About Braes

Braes may now be a tranquil and peaceful place to stay, but it wasn’t always the case…

image1On the Isle of Skye, the cruelty of the Highland Clearances and the disregard for the tenants riled the resident crofters. Over the years many folk had left or been evicted from the land. However, in the 1882 those crofters remaining in Braes were denied access to Ben Lee to graze their sheep. In the face of long standing tenancy grievances, the crofters decided to go ahead and graze their stock regardless, with some even refusing to pay rent until the problem was resolved.

Not one to be pushed around by his tenants, Lord MacDonald sent the sheriff’s officers to evict the leaders of the dissent. The Braes’ women turned them back, demanding that the legal documents be burnt.


Lord MacDonald called in reinforcements and 47 extra police were sent to Skye from Glasgow. When they reached Braes intending to arrest the dissenters, the folk of Braes were sleeping. Five men were arrested and the police began to withdraw with their prisoners. Many of the men were away, but the Braes women instigated an attack on the retreating police force launching whatever missiles they could find. The police fled for their lives. A number of crofters were taken prisoner, convicted and fined.

Known as the Battle of Braes, this is the last battle fought on British soil.

Weary of the demands of the arrogant Highland landlords and the agitation of the crofters, the Government took action, commissioning the Napier Enquiry to investigate “the conditions of the crofters and cottars in the Highlands…. and everything concerning them.” It had wide powers to call witnesses, demand documents and to visit any place deemed necessary to obtain the fullest possible information. The commissioners travelled widely among the Highlands and Islands, interviewing hundreds of witnesses, both crofters and landlords. In April 1884 they made their report, leading to the first laws to protect crofting tenants’ rights under the Crofters Act 1885.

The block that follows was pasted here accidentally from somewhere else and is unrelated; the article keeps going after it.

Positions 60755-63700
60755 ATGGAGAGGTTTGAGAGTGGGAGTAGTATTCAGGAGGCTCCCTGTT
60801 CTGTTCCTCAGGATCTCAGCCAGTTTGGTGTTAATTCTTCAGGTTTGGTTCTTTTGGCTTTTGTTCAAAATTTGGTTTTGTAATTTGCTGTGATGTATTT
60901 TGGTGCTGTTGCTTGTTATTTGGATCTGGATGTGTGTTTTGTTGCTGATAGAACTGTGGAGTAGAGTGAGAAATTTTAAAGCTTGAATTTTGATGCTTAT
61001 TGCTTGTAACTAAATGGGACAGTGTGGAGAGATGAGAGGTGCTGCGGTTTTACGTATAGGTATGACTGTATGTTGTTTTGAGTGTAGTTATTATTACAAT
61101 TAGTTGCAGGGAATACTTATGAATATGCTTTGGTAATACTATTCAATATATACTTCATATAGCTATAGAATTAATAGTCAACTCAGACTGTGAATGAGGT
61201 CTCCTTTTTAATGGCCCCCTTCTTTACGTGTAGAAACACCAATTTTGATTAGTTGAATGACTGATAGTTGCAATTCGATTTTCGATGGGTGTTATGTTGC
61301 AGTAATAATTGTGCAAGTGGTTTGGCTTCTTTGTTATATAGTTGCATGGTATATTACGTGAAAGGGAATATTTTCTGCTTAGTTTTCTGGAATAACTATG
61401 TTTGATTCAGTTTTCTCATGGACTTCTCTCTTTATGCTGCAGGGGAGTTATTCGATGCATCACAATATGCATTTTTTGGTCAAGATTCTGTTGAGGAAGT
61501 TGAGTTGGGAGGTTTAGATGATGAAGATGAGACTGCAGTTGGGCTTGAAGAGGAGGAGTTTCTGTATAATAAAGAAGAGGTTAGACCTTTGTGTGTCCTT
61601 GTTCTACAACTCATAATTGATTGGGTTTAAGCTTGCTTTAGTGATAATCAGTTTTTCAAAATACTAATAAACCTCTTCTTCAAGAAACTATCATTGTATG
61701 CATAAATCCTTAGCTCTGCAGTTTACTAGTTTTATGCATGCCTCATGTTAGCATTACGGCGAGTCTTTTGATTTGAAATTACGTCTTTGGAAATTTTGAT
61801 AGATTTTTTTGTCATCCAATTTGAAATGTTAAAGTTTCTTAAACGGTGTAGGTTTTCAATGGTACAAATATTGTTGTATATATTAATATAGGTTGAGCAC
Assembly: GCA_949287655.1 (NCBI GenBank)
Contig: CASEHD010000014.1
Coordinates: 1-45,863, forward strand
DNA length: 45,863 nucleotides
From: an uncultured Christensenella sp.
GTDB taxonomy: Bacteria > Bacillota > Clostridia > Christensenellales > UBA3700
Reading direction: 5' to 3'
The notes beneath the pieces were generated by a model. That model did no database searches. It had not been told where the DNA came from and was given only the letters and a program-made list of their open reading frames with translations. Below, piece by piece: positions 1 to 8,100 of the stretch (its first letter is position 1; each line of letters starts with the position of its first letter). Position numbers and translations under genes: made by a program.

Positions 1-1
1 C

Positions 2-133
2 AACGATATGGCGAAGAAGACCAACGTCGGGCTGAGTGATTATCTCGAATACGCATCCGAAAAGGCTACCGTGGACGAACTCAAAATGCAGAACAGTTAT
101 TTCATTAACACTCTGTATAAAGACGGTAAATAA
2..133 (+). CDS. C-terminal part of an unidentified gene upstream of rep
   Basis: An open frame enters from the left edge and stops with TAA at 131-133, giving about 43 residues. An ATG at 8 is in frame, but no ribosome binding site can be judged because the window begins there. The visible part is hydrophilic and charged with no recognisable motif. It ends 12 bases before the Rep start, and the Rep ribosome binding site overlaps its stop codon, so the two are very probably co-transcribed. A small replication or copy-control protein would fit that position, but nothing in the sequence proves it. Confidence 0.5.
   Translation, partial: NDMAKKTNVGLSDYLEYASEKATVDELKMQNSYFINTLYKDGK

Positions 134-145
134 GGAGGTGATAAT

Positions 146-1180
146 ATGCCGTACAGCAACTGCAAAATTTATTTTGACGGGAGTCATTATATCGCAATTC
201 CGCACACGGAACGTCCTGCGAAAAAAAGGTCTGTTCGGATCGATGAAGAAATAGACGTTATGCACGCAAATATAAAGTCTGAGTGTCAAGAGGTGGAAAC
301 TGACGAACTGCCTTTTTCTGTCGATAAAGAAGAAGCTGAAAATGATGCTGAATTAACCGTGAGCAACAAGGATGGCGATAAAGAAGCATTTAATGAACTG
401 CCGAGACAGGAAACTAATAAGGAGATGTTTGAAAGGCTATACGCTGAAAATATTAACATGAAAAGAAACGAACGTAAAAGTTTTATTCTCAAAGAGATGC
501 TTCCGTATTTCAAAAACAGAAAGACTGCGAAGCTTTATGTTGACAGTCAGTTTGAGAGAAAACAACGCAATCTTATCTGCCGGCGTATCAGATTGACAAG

image2For the first time crofters had security of tenure, and this could be passed from father to son. They had the right to compensation for improvements they carried out to the land, and a Land Court was set up to fix fair rents. It had taken over a hundred years of evictions and banishments, anger and finally rebellion, but at last the remaining Highlanders had a right to a life in their own country.

Today the site of the Battle of Braes is commemorated with a small monument.

Braes is a wonderful area to explore with some good walks and one of the best beaches on Skye within walking distance of Braes Retreat. The resident sea eagles and otters are frequently spotted, as are dolphins and whales in the Sound of Raasay.


15 minutes from Braes Retreat is Portree, the island’s capital. A picturesque village centred on an historic fishing port, it offers a wide range of shops, banks, restaurants and pubs. There is a sports centre with a swimming pool. There are regular ceilidhs and concerts during the summer season.


Whether it is the natural world, culture or history, Skye has something for everyone. The hills, mountains, lochs and sea provide numerous outdoor activities. Art, craft, food and drink establishments abound across the island. The rich culture of Skye can be explored through crofting, castles and archaeological sites. The Skye Guide is a good place to start for planning your trip.